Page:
Abandon Cynicism, Embrace Hope

"I used to want to save the world. To end war and bring peace to mankind . . . Now I know that only love can truly save the world. So I stay, I fight, and I give, for the world I know can be."
— Wonder Woman (2017)

During these final days of what has been, at the very least, the worst year so far in the 21st century, it is easy to feel cynical about the future of America and the future of humanity. It may seem that cynicism is the only rational choice. But cynicism, even in times much worse than what we are living through today, is a poor choice.

Underlying the polarization in America today is an epidemic of cynicism. Across the fragmented cultural landscape, every faction perceives the other as motivated by self-interest, or stupidity, or hatred. But as actress Gal Gadot vowed in the underrated conclusion to her 2017 movie “Wonder Woman,” “I glimpsed the darkness that lives within their light. I learned that inside every one of them there will always be both.”

Referencing a comic book superhero for wisdom that might counteract cynicism may seem unforgivably shallow, but that’s the point. It is impossible to argue against cynicism with reason when everything someone has worked for is being destroyed. 

People don’t have the patience to listen to sophisticated counterarguments when they sincerely believe their civilization, and their planet, face existential threats. It is better to just put it out there, in plain English, in words that can fit into the bubble on the page of a graphic novel: “Inside every one of them there will always be both.”

Which is to say, no matter how harmful and misguided a movement may be, there are good people within those movements who believe their fight is the noble fight. Reaching out to those people from the other side requires the abandonment of cynicism.

Assume for a moment that sometime in 2021 the pandemic subsides and the Biden-Harris Administration settles in to implement its political agenda. Their mandate, such as it is, relies on the populist support of roughly half the American electorate and the emotional core of that so-called mandate rests on two fundamental premises: achieving racial “equity” and saving the planet from climate change.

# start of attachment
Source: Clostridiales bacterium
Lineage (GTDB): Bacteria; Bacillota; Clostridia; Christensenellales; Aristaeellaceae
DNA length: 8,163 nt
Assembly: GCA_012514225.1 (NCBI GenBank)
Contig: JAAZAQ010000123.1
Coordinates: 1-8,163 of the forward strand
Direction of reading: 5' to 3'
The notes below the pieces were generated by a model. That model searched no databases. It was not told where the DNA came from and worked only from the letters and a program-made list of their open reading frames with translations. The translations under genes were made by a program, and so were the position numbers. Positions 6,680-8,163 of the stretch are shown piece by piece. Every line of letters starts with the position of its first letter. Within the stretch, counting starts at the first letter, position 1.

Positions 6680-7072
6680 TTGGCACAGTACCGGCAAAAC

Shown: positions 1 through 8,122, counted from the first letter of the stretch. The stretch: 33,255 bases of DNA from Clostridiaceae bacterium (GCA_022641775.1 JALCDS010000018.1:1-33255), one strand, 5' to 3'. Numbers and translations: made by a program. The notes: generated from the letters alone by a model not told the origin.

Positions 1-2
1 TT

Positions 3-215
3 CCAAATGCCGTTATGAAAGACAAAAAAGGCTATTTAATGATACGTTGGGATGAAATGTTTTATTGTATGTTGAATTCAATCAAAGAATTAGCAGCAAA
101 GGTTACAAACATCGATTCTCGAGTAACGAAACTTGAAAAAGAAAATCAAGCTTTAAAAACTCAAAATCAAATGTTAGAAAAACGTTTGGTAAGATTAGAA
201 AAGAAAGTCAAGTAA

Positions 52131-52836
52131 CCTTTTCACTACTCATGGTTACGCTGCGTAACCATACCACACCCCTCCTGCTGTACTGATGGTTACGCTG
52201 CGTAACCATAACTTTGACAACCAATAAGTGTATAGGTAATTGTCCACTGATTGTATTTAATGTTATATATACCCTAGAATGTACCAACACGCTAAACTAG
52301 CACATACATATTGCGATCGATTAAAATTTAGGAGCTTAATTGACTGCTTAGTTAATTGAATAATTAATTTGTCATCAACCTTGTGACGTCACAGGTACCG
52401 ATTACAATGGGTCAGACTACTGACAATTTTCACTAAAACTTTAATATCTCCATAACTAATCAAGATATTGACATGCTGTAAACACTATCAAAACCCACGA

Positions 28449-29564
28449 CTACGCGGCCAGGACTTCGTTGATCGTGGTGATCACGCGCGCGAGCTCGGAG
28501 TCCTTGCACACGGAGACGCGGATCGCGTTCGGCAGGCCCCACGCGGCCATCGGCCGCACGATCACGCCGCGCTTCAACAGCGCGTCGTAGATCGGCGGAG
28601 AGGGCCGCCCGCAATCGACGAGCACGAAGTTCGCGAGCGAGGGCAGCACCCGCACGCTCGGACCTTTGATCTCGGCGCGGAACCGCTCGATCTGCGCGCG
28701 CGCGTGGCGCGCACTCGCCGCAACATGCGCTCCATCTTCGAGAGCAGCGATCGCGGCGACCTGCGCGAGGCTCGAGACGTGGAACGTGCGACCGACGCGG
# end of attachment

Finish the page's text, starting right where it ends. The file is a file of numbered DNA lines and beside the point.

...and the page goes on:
To anyone on the other side of this populist schism—the Right, generally speaking—these are overblown distractions masking epic scams. They are excuses for a corporate oligarchy to consolidate their control over the American people. But that assessment, accurate as it may be, will never convince people on the Left. You can’t expose the hidden corporate agenda until you embrace these core principles they’re using as cover, and then explain that the tactics are flawed. Not the principles. The tactics.

Everyone wants to live in a nation where people have equal opportunity. Everyone wants to protect the planet. The path to the hearts of people on the Left is not to strike back at them with all the vitriol they’ve directed at people on the Right. After all, it was the corporate media that conditioned people on the Left to hate people on the Right. It was the establishment oligarchy that nurtured “the darkness that lives within the light.”

Those of us who have watched right-of-center politicians get mistreated by the media for decades found Trump’s pugnacity to be a welcome counterpunch. But ultimately, Trump’s decision to personally insult his critics enhanced their ability to discredit him to anyone not paying close attention to his deeds instead of his words. It’s hard to say whether or not Trump would have won an election that tens of millions of Americans—with ample evidence—believe was stolen from him and would have been stolen no matter how many votes he got. But imagine if Trump had been able to promote his policies with uncompromising firmness, while also conveying respect for his opponents. By taking the high road, Trump would have helped additional millions of Americans to recognize the naked, disgraceful bias of the corporate media.